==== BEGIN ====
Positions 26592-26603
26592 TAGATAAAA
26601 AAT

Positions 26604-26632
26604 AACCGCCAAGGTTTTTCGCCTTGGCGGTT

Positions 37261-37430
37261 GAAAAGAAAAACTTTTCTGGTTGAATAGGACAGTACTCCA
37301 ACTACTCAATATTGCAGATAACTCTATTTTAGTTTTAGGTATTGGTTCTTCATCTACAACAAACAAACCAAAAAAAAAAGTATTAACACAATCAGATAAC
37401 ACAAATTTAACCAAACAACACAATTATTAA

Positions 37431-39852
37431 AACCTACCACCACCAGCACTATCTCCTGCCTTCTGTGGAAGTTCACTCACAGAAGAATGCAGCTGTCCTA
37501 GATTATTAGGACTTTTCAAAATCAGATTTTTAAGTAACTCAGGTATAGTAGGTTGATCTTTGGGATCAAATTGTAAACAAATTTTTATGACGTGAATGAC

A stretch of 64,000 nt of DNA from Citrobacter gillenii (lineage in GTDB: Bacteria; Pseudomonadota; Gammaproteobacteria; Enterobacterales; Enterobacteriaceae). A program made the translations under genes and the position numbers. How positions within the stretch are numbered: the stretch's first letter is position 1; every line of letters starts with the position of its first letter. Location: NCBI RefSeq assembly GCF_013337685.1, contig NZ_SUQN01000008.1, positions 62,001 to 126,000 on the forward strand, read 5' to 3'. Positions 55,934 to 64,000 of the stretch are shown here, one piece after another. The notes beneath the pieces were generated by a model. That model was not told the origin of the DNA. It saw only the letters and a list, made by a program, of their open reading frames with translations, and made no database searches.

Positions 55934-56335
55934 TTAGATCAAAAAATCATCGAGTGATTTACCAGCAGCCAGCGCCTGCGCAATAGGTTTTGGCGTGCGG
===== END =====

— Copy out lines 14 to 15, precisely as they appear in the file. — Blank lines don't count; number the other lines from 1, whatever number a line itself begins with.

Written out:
Positions 55934-56335
55934 TTAGATCAAAAAATCATCGAGTGATTTACCAGCAGCCAGCGCCTGCGCAATAGGTTTTGGCGTGCGG